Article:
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"Maybe officially this is the end of the recession." That was the message from my cabbie tonight on my way to dinner. He might have something there.
Now that 3D versions of movies have proven to be cash cows at the box office, the entertainment and consumer electronics industries are hoping to cash in on the experience in people's homes.
The company has been putting the pieces together for a soup-to-nuts approach to all kinds of technology, starting with the network, focused on video as an entertainment and communications medium, and offering devices up and down the food chain.
There's a huge trend dominating the floor at CES this year, and it's not a new gadget. It's social media.
The Consumer Electronics Show officially opens today and though attendance will be slightly down, hopes are higher than ever that the gadgets and technology here will rev up the media business.
Despite a power problem that delayed the kick-off to the 2010 Consumer Electronics Show by 25 minutes, Microsoft CEO Steve Ballmer delivered the show's opening keynote, proclaiming "screens" everywhere.
Seems like all things wireless will own CES this year - for example: Microsoft and Hewlett-Packard will unveil a tablet PC during tonight's keynote, and the race is on to release this device before Apple's tablet hits the market.
You know a technology has truly arrived when you find it in the Central Hall at CES. And this year, that's where visitors will find the Mobile DTV TechZone, dedicated to all things mobile television.
As attendnace continues to decline at the tech extravaganza, the buzz here is that the show itself is fighting for relevance and three- and four-day visits by attendees are now more likely overnight affairs. In short, attendance is no longer mandatory.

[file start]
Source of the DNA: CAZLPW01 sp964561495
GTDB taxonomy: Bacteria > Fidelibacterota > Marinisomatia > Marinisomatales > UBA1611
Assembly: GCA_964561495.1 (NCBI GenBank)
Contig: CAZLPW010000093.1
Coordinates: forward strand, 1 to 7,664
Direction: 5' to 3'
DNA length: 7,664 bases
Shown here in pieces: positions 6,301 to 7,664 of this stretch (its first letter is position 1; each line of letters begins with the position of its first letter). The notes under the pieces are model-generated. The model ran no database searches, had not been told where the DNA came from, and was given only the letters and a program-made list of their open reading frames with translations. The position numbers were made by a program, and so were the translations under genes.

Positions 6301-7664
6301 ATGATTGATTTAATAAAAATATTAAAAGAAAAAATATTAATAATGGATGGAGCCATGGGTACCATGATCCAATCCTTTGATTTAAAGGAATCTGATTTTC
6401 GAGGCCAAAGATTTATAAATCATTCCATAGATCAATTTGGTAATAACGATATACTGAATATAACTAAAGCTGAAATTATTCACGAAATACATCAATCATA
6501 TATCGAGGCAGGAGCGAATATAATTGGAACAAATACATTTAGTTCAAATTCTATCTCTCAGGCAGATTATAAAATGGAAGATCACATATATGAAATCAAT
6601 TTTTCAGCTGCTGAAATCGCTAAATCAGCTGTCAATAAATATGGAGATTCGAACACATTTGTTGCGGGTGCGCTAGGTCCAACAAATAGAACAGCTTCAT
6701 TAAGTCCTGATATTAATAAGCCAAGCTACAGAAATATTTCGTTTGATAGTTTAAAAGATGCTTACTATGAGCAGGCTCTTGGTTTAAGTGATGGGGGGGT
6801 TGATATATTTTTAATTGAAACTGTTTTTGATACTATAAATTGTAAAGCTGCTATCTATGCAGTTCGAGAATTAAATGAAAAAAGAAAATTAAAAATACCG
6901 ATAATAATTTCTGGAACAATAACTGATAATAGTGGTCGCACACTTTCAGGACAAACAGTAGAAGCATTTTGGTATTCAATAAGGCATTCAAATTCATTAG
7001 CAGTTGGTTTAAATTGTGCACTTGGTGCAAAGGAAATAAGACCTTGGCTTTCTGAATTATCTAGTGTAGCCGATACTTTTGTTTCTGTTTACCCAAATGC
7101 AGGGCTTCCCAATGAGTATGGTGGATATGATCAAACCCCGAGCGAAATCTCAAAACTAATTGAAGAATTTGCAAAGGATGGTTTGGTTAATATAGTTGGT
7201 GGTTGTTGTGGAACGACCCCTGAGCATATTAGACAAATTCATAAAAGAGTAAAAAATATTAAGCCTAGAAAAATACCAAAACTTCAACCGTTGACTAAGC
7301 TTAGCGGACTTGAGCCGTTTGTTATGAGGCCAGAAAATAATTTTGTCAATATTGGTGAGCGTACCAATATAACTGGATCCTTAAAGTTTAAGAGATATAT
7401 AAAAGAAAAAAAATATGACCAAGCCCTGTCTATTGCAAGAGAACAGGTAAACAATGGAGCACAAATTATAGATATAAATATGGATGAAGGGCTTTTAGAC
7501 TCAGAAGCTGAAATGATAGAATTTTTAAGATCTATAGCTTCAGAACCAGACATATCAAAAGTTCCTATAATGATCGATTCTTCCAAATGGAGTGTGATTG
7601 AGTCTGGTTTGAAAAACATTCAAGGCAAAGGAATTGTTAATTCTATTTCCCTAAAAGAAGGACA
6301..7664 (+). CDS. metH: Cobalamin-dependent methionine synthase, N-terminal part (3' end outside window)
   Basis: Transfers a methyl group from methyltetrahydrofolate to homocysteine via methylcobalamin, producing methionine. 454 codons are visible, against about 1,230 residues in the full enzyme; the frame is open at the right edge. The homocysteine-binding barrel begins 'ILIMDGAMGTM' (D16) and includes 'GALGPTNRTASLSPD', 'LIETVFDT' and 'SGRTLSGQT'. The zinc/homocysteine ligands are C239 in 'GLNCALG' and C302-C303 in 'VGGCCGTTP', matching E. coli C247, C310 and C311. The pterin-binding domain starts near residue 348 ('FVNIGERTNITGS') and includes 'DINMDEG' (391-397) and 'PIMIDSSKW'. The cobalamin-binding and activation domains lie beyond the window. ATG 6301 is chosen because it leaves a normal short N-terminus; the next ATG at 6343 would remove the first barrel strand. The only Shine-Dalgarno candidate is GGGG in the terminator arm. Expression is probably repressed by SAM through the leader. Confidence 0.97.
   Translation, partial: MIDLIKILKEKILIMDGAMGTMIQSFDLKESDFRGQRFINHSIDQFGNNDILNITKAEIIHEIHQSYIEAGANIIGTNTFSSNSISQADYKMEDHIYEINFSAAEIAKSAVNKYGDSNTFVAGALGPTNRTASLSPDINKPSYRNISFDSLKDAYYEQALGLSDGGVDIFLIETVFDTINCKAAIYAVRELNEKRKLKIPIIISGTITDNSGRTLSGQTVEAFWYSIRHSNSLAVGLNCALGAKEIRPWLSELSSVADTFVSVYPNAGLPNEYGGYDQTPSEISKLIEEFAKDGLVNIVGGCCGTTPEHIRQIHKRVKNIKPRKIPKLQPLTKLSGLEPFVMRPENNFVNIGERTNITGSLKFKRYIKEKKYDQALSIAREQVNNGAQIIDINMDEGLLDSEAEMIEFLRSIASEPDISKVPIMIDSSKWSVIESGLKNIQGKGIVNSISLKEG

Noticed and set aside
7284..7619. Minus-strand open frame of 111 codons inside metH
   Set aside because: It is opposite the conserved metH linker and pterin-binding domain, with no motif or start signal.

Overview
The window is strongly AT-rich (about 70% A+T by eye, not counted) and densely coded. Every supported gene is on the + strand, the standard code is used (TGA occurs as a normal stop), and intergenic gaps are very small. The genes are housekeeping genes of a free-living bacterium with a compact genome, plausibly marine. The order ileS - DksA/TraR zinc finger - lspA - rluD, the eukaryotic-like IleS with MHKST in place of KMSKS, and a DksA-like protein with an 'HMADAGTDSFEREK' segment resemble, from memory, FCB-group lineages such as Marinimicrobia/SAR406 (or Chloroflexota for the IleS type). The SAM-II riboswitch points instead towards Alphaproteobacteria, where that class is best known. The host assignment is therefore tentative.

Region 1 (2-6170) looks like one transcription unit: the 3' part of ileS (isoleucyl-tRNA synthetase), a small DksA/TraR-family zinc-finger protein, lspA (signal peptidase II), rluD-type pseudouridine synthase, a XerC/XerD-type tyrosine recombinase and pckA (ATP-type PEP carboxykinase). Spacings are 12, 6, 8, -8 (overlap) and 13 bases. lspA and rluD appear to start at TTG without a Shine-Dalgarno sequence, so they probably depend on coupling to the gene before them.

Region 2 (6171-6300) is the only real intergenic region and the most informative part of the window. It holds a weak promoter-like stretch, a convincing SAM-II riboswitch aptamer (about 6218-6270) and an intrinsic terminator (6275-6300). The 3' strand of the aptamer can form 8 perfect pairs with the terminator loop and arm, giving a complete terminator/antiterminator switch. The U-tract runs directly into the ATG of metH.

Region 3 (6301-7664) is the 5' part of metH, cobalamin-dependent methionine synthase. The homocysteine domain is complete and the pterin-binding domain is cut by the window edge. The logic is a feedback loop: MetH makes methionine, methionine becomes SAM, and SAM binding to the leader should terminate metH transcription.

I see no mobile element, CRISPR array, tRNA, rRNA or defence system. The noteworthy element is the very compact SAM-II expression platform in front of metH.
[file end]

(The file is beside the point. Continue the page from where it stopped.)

For many people, media is no longer about ownership, but about access. And that means a shift is in order for the next generation of consumer electronics devices.
2010 is going to be a big year for 3-D: on the heels of the huge success of Avatar, 3-D will expand both at theaters and in home entertainment.
The life span of the couch potato's magic wand may be drawing to a close, with the dawn of 3D gesture-recognition devices. e the couch potato's magic wand may be drawing to a close, with the dawn of 3D gesture-recognition devices.
With the home medical equipment market expected to expand at a steady clip over the next few years, consumer electronics companies are eager to expand their minimal presence.
A desire to cut household operating costs while being green, along with a government push for energy efficiency, may power this new consumer gadget market.
You'll see far less greenwashing at CES in 2010 as marketing-driven, green-themed products or brands for people with fat wallets take a backseat to less sexy incremental improvements.
Microsoft CEO Steve Ballmer took the stage in Las Vegas Wednesday night to kick off the annual Consumer Electronics Show, the first time he has delivered the prestigious opening keynote address, a role filled by his colleague Bill Gates for the last 14 years.
Here's the thing about technology and the technology industry: pioneers and visionaries like Microsoft, Intel, Sony and so many others didn't make their fortunes focused on today and tomorrow. They're all about the future, which is particularly important in today's current economic climate.
Since 1967, CES has been the place to show off new technology and products. This year experts are expecting 3-D TVs, e-readers and netbooks to be hot topics.
Jeff Raikes, president of Microsoft's Business Division, is calling it quits after 26 years at the company, announcing his retirement today. He'll be replaced by Stephen Elop, who most recently served as Juniper Network's chief operating officer.
Mobile chips, HDTV and Robot Guitar. Portfolio's Kevin Maney shares his favorite products from the show.